This One’s a Tearjerker

On whether dogs cry when reunited with us.


You know how we don’t only cry when we’re sad but also when we’re relieved, as a kind of catharsis when the sadness has ended? It appears that dogs form tears when they are relieved, too — specifically, when they are reunited with us after many hours of separation.

In an experiment by Japanese researchers reporting in the journal Current Biology, the volume of tear formation was assessed in 18 dogs both in their normal home environment with their human family present and also after 5 to 7 hours of having been at doggie day care. What was measured was the volume of tears that formed in the dogs’ eyes; dogs’ tears do not drop from their eyes onto their cheeks the way ours do.

The investigators found that the dogs had a significantly higher volume of tears within the first 5 minutes of reuniting with their people than when they just happened to be hanging out with them. Moreover, the dogs produced more tears when finally back together with their human family members than when they were united with people they knew who were not members of their household. That is, it took their closest loved ones to elicit the effect most profoundly.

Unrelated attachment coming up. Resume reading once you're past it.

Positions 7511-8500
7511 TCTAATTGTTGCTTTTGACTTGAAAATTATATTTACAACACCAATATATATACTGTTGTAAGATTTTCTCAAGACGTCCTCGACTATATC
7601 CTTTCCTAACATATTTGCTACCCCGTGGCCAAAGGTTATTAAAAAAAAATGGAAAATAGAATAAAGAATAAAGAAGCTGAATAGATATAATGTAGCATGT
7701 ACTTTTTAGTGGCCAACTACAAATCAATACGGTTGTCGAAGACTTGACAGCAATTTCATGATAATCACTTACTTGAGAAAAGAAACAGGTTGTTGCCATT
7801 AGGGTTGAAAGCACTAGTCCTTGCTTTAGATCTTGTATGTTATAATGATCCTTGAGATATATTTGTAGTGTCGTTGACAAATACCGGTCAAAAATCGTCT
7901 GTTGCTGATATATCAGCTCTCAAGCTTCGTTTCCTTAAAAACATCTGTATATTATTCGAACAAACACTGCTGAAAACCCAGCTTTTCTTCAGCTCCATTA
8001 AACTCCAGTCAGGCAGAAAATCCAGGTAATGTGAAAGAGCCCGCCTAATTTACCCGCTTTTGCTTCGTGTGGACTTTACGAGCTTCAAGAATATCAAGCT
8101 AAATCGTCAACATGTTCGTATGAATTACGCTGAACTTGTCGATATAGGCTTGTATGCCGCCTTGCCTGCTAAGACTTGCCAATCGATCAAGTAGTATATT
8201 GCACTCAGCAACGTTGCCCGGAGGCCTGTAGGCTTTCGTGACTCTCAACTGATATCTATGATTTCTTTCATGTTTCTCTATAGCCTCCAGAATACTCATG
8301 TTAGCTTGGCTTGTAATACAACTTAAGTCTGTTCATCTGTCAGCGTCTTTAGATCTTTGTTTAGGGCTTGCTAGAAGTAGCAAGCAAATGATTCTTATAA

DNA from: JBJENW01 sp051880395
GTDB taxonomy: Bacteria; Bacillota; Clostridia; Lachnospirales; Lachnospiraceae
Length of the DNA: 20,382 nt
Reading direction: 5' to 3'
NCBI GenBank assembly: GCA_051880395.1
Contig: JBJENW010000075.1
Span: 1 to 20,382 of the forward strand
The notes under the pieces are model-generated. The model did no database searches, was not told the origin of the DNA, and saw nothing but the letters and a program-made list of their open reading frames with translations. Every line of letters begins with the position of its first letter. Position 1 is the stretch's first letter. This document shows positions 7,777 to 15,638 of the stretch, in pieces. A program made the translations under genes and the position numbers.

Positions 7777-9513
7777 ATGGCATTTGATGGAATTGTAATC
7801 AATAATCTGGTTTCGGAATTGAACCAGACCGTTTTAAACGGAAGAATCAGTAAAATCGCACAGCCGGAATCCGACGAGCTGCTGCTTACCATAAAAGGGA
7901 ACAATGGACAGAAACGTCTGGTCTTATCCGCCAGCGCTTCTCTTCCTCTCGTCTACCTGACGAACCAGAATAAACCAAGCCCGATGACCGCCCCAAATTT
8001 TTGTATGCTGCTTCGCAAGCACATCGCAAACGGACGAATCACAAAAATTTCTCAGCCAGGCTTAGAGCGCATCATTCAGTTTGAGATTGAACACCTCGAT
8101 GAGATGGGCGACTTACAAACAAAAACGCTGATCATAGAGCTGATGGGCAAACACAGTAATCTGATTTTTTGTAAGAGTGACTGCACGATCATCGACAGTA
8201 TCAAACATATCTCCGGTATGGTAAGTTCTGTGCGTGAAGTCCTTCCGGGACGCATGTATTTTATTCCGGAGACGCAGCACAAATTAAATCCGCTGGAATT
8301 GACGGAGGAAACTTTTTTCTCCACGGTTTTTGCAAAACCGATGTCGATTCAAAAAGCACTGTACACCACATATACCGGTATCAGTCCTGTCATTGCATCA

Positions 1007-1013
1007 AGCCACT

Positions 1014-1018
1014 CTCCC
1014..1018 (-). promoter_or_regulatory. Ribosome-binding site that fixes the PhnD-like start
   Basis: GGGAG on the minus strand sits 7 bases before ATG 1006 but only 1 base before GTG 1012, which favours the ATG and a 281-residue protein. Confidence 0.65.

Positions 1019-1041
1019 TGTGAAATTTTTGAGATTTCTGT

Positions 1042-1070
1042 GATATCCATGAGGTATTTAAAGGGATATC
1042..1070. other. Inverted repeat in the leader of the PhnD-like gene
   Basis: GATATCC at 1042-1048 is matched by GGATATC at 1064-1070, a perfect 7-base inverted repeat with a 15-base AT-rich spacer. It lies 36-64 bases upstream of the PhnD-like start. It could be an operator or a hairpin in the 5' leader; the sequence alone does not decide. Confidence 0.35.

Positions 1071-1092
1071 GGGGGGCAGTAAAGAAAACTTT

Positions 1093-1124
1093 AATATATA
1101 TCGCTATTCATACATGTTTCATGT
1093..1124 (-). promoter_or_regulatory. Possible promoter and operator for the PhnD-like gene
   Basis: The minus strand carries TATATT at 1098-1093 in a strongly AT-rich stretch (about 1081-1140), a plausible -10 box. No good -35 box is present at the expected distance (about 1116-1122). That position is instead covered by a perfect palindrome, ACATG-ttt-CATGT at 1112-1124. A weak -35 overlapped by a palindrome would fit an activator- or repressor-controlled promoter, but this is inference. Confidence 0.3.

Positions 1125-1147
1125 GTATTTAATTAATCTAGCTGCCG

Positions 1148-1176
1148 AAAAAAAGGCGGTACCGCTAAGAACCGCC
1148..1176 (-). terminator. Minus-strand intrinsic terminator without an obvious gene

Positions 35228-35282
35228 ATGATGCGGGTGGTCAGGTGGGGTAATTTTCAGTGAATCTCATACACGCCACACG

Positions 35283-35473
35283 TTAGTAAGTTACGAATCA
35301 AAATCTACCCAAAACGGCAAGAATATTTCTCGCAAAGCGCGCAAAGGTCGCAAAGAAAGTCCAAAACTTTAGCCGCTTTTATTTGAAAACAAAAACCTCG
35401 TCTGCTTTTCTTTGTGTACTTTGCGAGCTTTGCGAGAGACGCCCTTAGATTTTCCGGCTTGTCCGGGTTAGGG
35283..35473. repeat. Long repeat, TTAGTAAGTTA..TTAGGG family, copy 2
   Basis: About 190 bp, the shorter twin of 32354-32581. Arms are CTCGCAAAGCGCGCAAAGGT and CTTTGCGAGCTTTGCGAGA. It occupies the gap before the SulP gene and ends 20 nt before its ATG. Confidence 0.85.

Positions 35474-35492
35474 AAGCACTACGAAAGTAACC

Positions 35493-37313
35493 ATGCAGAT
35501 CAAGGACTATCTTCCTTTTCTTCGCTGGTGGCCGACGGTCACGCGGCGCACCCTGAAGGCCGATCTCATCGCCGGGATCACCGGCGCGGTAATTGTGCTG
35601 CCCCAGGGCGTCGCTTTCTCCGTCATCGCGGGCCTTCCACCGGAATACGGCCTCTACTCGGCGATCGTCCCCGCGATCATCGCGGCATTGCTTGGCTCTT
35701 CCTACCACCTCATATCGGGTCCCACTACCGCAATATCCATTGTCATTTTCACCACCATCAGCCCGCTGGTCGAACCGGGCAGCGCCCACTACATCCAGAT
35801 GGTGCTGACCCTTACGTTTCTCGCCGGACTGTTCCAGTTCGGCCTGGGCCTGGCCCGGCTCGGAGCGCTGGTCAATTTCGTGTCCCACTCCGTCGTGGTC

A hormonal connection?

It may be the feel-good hormone oxytocin (released when mothers nurse their young) that is at least partly responsible for the formation of tears. To test that theory, the researchers put either solutions of oxytocin on the surfaces of the dogs’ eyes or “control” solutions that had some of the same chemical properties of oxytocin but were in fact different substances. The upshot: oxytocin produced a significant increase in tear development, but the control solution
did not.

It may all be part of an evolutionary adaptation. The scientists found that the wet, shining eyes of the dogs after oxytocin administration stimulated caring emotions in people who looked at photos of them. Human infants also demonstrate their need for care and comfort with tears. In other words, a dog whose eyes become bright with tears may have a better chance of receiving the emotional soothing and attention he needs than if his eyes remained relatively dry upon reintroduction.

Whatever the case, it appears dogs are not just showing us with wagging tails, jumping, and whining how happy they are to see us. They may just be crying tears of joy, too.


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